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How to Set Up a Multi-Node Hadoop Cluster on Amazon EC2, Part 2

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How to Set Up a Multi-Node Hadoop Cluster on Amazon EC2, Part 2

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In Part-1 we have successfully created, launched and connected to Amazon Ubuntu Instances. In Part-2 I will show how to install and setup Hadoop cluster. If you are seeing this page first time, I would strongly advise you to go over Part-1.

In this article

  • HadoopNameNode will be referred as master,
  • HadoopSecondaryNameNode will be referred as SecondaryNameNode or SNN
  • HadoopSlave1 and HadoopSlave2 will be referred as slaves (where data nodes will reside)

So, let’s begin.

1. Apache Hadoop Installation and Cluster Setup

1.1 Update the packages and dependencies.

Let’s update the packages , I will start with master , repeat this for SNN and 2 slaves.

$ sudo apt-get update

Once its complete, let’s install java

1.2 Install Java

Add following PPA and install the latest Oracle Java (JDK) 7 in Ubuntu

$ sudo add-apt-repository ppa:webupd8team/java

$ sudo apt-get update && sudo apt-get install oracle-jdk7-installer

Check if Ubuntu uses JDK 7


Repeat this for SNN and 2 slaves.

1.3 Download Hadoop

I am going to use haddop 1.2.1 stable version from apache download page and here is the 1.2.1 mirror

issue wget command from shell

$ wget http://apache.mirror.gtcomm.net/hadoop/common/hadoop-1.2.1/hadoop-1.2.1.tar.gz


Unzip the files and review the package content and configuration files.

$ tar -xzvf hadoop-1.2.1.tar.gz


For simplicity, rename the ‘hadoop-1.2.1’ directory to ‘hadoop’ for ease of operation and maintenance.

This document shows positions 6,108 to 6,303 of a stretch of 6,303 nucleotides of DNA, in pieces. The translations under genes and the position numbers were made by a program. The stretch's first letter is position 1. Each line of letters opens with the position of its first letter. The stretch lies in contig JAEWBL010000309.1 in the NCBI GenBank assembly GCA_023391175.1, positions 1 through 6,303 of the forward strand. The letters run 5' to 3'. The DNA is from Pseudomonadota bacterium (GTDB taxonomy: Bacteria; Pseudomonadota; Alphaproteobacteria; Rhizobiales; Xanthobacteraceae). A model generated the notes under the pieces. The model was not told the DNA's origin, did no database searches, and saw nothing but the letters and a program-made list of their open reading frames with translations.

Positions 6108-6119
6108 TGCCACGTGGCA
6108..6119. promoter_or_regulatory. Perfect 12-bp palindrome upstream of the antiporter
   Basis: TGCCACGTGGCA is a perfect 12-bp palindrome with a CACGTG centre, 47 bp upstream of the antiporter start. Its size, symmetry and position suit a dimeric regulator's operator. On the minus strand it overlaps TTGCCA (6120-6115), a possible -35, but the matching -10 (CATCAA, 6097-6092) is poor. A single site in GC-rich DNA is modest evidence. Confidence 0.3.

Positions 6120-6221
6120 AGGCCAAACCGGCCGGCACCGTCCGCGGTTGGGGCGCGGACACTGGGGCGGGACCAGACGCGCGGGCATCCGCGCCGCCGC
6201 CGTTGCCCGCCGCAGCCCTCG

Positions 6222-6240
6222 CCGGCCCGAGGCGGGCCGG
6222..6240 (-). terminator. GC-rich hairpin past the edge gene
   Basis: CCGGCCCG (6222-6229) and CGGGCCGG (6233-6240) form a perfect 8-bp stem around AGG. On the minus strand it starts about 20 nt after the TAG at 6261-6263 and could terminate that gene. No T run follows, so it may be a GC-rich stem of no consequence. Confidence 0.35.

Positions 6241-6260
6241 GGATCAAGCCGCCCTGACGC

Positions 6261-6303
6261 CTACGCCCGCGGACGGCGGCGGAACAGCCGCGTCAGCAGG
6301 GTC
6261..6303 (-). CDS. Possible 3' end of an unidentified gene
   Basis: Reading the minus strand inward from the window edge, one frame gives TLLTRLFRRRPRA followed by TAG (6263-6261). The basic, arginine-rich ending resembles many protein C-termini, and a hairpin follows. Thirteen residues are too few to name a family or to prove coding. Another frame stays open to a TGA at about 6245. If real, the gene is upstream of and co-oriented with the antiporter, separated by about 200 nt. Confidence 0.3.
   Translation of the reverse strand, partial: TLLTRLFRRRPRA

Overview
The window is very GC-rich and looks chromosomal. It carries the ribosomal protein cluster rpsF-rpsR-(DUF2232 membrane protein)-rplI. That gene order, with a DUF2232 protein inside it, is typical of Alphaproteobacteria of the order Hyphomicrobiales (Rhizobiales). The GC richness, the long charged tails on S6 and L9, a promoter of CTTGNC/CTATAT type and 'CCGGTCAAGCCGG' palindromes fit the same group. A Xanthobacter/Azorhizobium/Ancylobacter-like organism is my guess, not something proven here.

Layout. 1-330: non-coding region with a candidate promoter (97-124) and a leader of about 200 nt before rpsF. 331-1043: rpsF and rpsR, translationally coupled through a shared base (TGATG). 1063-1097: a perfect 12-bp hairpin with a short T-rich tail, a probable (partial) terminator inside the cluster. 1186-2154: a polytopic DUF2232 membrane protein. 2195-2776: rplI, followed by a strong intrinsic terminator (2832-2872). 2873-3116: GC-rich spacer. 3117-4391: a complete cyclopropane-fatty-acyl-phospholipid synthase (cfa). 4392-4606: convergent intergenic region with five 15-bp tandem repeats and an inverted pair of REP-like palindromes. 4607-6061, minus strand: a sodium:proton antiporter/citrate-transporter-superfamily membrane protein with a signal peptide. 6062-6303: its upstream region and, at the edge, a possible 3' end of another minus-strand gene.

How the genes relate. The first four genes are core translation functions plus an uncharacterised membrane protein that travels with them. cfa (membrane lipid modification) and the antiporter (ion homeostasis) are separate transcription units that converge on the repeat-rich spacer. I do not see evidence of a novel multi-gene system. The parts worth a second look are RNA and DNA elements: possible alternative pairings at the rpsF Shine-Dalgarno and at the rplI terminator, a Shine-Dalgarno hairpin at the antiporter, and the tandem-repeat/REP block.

$ mv hadoop-1.2.1 hadoop


1.4 Setup Environment Variable

Setup Environment Variable for ‘ubuntu’ user

Update the .bashrc file to add important Hadoop paths and directories.

Navigate to home directory


Open .bashrc file in vi edito

$ vi .bashrc

Add following at the end of file

export HADOOP_CONF=/home/ubuntu/hadoop/conf

export HADOOP_PREFIX=/home/ubuntu/hadoop


export JAVA_HOME=/usr/lib/jvm/java-7-oracle

# Add Hadoop bin/ directory to path

Save and Exit.

To check whether its been updated correctly or not, reload bash profile, use following commands

source ~/.bashrc
Repeat 1.3 and 1.4  for remaining 3 machines (SNN and 2 slaves).

1.5 Setup Password-less SSH on Servers

Master server remotely starts services on salve nodes, whichrequires password-less access to Slave Servers. AWS Ubuntu server comes with pre-installed OpenSSh server.
Quick Note:
The public part of the key loaded into the agent must be put on the target system in ~/.ssh/authorized_keys. This has been taken care of by the AWS Server creation process